Maintaining Building Services
Building services systems don't have an infinite life: they wear out, and components break. If this happens, they can become a risk to buildings and also cause disruption to normal business, which can be costly and inconvenient. It's important to carry out maintenance.
The main objective of maintenance is to limit deterioration and keep the services in good and safe working order. Although it's often seen as mundane, inspections carried out at regular intervals, coupled with prompt action to pre-empt or remedy problems, are the basis of good maintenance.
Maintenance is cost-effective. The time and money spent on routine care, regular surveys and minor repairs protect the value of the building. Good maintenance also helps to ensure the health and safety of building users and the general public. Maintenance can:
- Extend the life of building services
- Improve the performance of building services
- Ensure there are fewer unplanned interruptions
- Ensure systems will operate when they're needed
- Remove potential dangers
- Provide particular environmental conditions for the building fabric or collections
- Use energy as efficiently as possible
- Comply with legal and health and safety requirements
Planned maintenance and testing of systems is very important in older buildings. Electrical systems can pose a great fire risk if they are not inspected and tested regularly. Many old buildings may have unknown voids and combustible materials, so fire can spread far more easily and therefore be more devastating.
Maintenance can be divided into unplanned and planned. Unplanned is where a system fails and there is no process in place for the replacement or fixing of the service. Planned, also known as ‘planned preventative maintenance’, involves scheduled maintenance at regular intervals to reduce or eliminate the unplanned failures of systems.
For planned maintenance of systems you will need:
- An asset register of all the items to be maintained. This should include a description of the item, where it is in the building, supplier's make and model, rating, quantity and date of installation
- When and how frequently the items need to be maintained. There may be statutory requirements for some items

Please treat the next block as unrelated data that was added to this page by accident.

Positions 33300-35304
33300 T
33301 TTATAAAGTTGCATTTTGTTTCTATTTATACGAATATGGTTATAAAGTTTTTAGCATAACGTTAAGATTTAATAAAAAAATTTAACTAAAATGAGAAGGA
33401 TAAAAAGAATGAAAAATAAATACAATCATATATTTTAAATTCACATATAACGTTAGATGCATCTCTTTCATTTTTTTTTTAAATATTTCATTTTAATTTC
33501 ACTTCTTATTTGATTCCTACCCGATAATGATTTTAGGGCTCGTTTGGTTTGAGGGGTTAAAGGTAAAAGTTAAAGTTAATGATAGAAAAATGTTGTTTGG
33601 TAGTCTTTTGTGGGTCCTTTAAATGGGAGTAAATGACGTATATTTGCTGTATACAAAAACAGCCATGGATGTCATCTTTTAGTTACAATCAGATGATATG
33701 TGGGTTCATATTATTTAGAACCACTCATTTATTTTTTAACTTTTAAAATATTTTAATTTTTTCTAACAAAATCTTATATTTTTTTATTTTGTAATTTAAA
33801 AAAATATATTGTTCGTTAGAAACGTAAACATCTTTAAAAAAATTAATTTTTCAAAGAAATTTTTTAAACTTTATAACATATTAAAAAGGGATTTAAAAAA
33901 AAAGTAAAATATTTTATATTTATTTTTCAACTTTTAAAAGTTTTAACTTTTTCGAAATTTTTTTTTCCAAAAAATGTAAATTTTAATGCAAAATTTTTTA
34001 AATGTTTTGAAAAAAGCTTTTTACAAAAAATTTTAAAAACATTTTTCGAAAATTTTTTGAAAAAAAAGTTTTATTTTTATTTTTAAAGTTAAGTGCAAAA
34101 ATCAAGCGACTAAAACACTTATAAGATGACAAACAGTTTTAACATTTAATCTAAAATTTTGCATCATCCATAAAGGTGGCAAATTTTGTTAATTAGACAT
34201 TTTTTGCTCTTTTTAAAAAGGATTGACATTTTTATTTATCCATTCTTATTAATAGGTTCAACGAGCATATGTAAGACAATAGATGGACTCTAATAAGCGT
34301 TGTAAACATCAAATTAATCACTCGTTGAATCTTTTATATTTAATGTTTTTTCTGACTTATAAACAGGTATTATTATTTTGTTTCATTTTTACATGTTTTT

- Details of what maintenance tasks need to be carried out on the systems and equipment
- A system for recording and monitoring the maintenance undertaken
- Qualified employees to carry out the maintenance or employ a contractor
- A budget for the maintenance system and related costs
It's useful for whoever is to maintain the system, to have access to the Operation and Maintenance (O&M) manuals from when the installation was done. O&M manuals contain information such as the manufacturers’ maintenance requirements, details for replacements of components and any record or installation drawings.
Many organisations use contractors to carry out maintenance tasks instead of employing their own direct labour. A maintenance contractor could be employed to carry out both planned and unplanned maintenance. If a maintenance contractor is to be employed, it's important that a contract is drawn up between both parties to establish:
- The scope of works
- What service is required
- Response times
- Competence of staff
- Payment terms
- How long the contract will run
How frequently some items of plant are inspected is set by the need to comply with health and safety legislation. The following items will need to have appropriate inspection and testing undertaken and records kept to ensure that action cannot be taken by the Health and Safety Executive for non-compliance:
- Fire alarm systems
- Emergency lighting
- Fixed electrical wiring
- Sprinkler systems
- Portable appliances
- Gas installations
- Pressurised systems
- Smoke extraction
- Water services